By this time next year, there could be significant changes to Jack Kilby Square, including improvements to the Clayton L. Moses Memorial Bandshell and the addition of a splash pad for children.
These are among the ideas being considered by the Great Bend City Council when it met Monday night. No action was taken, but the council will likely vote on preceding with the effort when it meets May 2.
In all, this amounts to a $500-700,000 project, City Administrator Howard Partington said. Of that, the trustees of the Thelma Faye Harms Charitable Trust have pledged at least $200,000 and the city has about $400,000 set aside for the work.
“This is something the Thelma Faye Harms Charitable Trust has been interested in for several years,” Partington said. However, the original “grand plan” totaled about $5 million.
“We’ve had to work this down to bits and pieces,” Partington said. This led to the pared-down version presented Monday.
“This is a good project,” he said. “It will get a lot of bang for your buck.”
They hope to have construction start in September and be completed by next spring.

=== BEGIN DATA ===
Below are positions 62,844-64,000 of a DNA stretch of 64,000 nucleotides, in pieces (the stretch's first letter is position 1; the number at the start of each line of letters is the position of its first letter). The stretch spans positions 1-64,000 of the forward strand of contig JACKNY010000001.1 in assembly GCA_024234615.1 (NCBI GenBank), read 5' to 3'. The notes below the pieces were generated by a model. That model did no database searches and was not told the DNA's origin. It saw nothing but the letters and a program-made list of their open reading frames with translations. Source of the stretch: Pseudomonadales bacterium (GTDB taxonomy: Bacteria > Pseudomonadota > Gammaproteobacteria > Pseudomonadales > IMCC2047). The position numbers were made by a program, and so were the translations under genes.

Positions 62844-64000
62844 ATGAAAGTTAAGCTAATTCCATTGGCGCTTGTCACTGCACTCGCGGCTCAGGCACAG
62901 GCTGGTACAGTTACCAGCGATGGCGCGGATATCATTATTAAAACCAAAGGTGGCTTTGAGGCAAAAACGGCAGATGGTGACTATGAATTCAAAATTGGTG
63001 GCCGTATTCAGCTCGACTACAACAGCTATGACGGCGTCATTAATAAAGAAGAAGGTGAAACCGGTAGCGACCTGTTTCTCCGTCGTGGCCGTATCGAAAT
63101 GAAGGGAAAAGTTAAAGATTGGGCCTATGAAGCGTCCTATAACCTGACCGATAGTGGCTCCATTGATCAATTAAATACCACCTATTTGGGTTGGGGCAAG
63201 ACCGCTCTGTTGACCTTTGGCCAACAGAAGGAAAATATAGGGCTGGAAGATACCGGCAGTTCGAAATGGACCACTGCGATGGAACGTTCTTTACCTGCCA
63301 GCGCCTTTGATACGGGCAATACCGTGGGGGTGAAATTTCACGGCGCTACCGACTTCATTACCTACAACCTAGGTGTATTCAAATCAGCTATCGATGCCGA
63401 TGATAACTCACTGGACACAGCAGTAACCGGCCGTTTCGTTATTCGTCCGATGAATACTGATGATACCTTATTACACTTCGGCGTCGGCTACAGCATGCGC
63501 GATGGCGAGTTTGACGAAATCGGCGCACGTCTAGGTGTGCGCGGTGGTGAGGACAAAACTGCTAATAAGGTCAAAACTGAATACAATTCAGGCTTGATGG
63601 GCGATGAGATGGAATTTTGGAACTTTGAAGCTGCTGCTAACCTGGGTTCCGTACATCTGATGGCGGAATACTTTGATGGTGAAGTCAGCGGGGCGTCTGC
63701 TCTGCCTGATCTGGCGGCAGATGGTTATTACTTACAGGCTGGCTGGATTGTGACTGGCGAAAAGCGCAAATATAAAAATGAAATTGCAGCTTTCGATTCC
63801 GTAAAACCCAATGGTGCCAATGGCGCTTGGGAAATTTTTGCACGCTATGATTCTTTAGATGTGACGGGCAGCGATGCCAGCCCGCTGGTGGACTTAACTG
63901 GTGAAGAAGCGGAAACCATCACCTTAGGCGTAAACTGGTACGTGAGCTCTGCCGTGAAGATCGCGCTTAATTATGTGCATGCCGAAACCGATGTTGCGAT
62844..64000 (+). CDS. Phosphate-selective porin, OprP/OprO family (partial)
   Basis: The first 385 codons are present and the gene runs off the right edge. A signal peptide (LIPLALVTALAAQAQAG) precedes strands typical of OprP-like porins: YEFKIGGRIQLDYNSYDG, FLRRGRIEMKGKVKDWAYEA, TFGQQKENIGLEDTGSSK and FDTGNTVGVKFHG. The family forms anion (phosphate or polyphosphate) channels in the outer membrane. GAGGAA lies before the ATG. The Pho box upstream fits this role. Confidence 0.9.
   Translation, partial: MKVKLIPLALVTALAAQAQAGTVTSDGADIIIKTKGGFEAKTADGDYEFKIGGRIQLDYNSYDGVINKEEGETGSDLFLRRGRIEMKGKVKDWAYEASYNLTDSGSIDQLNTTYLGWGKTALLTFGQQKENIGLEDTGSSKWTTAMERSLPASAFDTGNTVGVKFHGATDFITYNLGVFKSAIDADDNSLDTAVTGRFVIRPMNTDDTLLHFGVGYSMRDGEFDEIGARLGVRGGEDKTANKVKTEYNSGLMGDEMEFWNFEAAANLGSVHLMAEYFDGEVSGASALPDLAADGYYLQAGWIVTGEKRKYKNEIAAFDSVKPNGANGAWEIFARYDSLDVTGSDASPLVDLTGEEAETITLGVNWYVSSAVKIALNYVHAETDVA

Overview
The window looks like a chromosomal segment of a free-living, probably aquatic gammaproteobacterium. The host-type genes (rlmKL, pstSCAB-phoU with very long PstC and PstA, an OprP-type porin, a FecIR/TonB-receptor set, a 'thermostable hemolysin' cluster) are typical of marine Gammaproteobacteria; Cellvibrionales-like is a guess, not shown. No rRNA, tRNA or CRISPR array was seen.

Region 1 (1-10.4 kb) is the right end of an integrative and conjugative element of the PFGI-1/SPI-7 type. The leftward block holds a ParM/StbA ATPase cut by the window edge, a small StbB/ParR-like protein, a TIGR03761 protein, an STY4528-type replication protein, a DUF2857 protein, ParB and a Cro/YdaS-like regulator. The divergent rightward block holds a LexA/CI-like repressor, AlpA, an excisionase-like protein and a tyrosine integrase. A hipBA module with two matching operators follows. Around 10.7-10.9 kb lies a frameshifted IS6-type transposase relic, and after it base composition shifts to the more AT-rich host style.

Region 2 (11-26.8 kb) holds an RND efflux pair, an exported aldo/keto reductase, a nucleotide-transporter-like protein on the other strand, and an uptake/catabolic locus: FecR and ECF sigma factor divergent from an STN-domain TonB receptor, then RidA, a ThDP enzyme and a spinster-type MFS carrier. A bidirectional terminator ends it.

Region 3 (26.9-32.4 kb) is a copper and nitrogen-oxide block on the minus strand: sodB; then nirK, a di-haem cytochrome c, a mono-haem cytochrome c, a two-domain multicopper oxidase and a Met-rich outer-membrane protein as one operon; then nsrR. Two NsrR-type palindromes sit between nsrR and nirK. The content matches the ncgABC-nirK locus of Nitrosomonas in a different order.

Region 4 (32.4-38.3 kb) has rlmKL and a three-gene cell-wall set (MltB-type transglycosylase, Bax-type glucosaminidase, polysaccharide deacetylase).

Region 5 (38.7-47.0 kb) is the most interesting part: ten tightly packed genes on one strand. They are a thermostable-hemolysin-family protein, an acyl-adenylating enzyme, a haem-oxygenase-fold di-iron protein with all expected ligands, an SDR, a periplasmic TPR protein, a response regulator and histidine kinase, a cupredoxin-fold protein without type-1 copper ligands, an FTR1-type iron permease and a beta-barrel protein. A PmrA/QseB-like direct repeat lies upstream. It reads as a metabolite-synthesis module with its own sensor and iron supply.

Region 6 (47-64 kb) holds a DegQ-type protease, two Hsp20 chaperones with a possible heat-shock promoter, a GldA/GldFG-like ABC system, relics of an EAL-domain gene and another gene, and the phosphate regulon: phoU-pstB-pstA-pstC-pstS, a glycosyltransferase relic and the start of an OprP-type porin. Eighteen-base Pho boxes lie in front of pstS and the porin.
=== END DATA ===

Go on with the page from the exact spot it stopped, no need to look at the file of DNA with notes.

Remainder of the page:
Proposals for the bandshell on the south end of the square include extending the stage out about seven feet, the addition of handicapped-accessible ramps on the east side and new steps on the west side, a driveway to allow for easier unloading and loading, improved drainage and inset fans to help circulate air on stage.
“There is a lot of concrete work,” Partington said. But, it has been a while since the area was revamped and the changes are needed.
Upgrades to the electrical system may be made as well.
The original vision called for the installation of shade structures. However, Partington said these turned out to be too costly.
The splash pad
At the north end of the bandshell plaza there would be a splash pad which would consist of a few water spray features. This is important to the Harms trustees, Partington said, adding it could be a major draw for the downtown.
Activated by a step pad, the features would not run constantly and would be turned off when the park closes in the evening. The sprays use between seven and 35 gallons of water per minute, which would not be recirculated (an option that would almost double the cost of the pad).
“We want to be really cognizant of how much water we use,” Partington said.
However, the pad would require the moving of the World War I cannon mounted in the area. Partington said he has visited with local historians and veterans groups about relocating it.
There is also a time capsule buried there along with a related burial vault. These would have to be moved as well.
Currently, kids play in the existing fountain, but city officials said this is dangerous. The pad will give children a safe option.